Rebecca Gunderson’s new best friend might be a dog.
The former Gretna, Nebraska, resident received a diabetes alert service dog from Heads Up Hounds in Louisville, Nebraska Friday, thanks to assistance from the Council Bluffs Cosmopolitan Club.
“I’m overwhelmed with joy,” she said after spending the afternoon with her four-footed companion.
The dog, fittingly named “Hero,” is trained to alert Gunderson when her blood sugar is too high or too low.
“I actually met her maybe a month ago,” Gunderson said. “It was, like, an instant connection.”
Gunderson, 24, received Hero, a chocolate Labrador mix, in Elkhorn, Nebraska — a neutral location — where she will stay for a few days and get used to working with her.
“The trainer will take us to as many public access places as possible so we can learn how to handle our dogs,” she said.
Her mother went with her Friday, and her father planned to go with her Saturday.
Gunderson, a graduate student at University of Nebraska at Lincoln, has a friend at UNL who has a diabetes alert dog from the same company, she said.
“She has shown me time and time again how dogs alert, and I’ve done so much research on the company and the trainer,” she said. “The dogs actually alert at least 15 minutes before my electronic equipment. It’s really, really incredible. It’s an extra precaution — and the dog alerts at night, too.”
The Council Bluffs Cosmopolitan Club has launched a program, Paws Savings Lives, that offers supplemental funds to help people with diabetes who need help controlling their blood sugar levels purchase trained diabetes alert dogs.
Members decided about a year ago to look into starting the program because of Cosmopolitan International’s emphasis on helping people with diabetes, according to club President Steve Wymore. Part of the funding came from a $1,000 grant from the Pottawattamie County Community Foundation.
The club is helping another person now, too, but her dog is still in training, said Bill Treadway, who is coordinating the program.
“It can take up to six months to train a dog,” he said.
The dogs are trained to detect high and low blood sugar levels based on the odor of a person’s breath, Treadway said.
“I could be sleeping, and the dog would either wake me up or, if it’s a young child, wake the mother,” he said.
“It truly does save lives,” said member Larry Taylor.
Said Treadway, “The people that have a lull and go into a diabetic coma, half of them never come out of that coma.”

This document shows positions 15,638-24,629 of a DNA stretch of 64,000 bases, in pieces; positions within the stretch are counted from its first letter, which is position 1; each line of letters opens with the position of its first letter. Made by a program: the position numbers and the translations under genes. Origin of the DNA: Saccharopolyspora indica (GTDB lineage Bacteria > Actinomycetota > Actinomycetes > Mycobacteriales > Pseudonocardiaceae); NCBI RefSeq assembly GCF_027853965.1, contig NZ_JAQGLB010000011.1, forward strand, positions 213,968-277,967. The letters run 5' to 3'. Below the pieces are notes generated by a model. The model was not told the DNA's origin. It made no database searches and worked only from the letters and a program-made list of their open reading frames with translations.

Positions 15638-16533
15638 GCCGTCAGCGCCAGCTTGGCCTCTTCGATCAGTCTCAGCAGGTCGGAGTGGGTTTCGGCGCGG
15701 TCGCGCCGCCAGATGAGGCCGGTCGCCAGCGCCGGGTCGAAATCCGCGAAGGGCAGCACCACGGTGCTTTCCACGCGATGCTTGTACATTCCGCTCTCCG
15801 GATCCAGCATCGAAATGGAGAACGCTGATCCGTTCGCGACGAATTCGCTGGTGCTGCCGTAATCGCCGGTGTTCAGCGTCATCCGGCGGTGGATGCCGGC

Member Kent Stopak believes the dog also plays the role of a teacher.
“I really think the dog is most about training the person with diabetes to sense when (their blood sugar) is low,” he said. “The technology doesn’t really do that.”
The club doesn’t cover the full cost of the dog, Treadway said.
“It’s important they have skin in the game investing their time and money in it,” he said.
“We don’t want someone who truly needs a dog not to be able to get one,” Taylor said.
Said Stopak, “We also know, if they’re not invested in it, it becomes an expensive pet.”
Gunderson was diagnosed with Type 1 diabetes when she was 12 and has learned to manage it pretty well, she said. However, when another health problem arose, she suddenly found herself in a life-and-death situation.
It was June 2013, and she and her father were planning to go to the College World Series. They already had season tickets but, when the time came, she wasn’t feeling well.
Gunderson ended up in the hospital, where she was diagnosed with a kidney infection that had spread to her liver and lungs.
Within a day, she developed diabetic ketoacidosis, a condition where the body produces an elevated amount of blood acids called ketones because it can’t produce enough insulin, according to mayoclinic.org. If left untreated, the condition can be fatal.
“I was in the hospital five days on IV antibiotics, insulin, magnesium, potassium and sodium,” she said. “After those five days, I was good as new,” although she did take oral antibiotics for a while after discharge.
Gunderson grew up on a farm near Gretna and has been around animals all her life.
“I am very much an animal lover,” she said. “I grew up with dogs, cats, horses, cows — we had kind of a little bit of everything.”
Gunderson earned a bachelor’s degree in animal science in December and started on a master’s in applied science with an emphasis in youth leadership and extension education at UNL, but she was recently offered a job she couldn’t resist. She will be the state director of shooting sports and horse 4-H programs for the Maryland Extension Service and finish her master’s online.
She had been researching diabetes alert service dogs for several years and found out about Heads Up Hounds on Facebook. Jamie Cook, co-owner and trainer at Heads Up Hounds, told her about the Cosmopolitan Club’s program offering assistance, and that led to her request for a dog.
“I just wanted something extra to keep me safe in a new state, and my parents kind of did, too,” she said.
Currently, her dad is just 30 miles away, if she needs help.
“My dad comes to every doctor’s appointment with me,” which is every three months, she said.
The program is rewarding for club members, Treadway said.
“It’s a good feeling for us to help these people — and we’re just getting started,” he said.
At this point, the club is accepting applications from residents all the way from Des Moines to Grand Island, Nebraska.
For more information, to donate or to download a Paws Saving Lives grant application form, visit the club’s website at cbcosmos.org.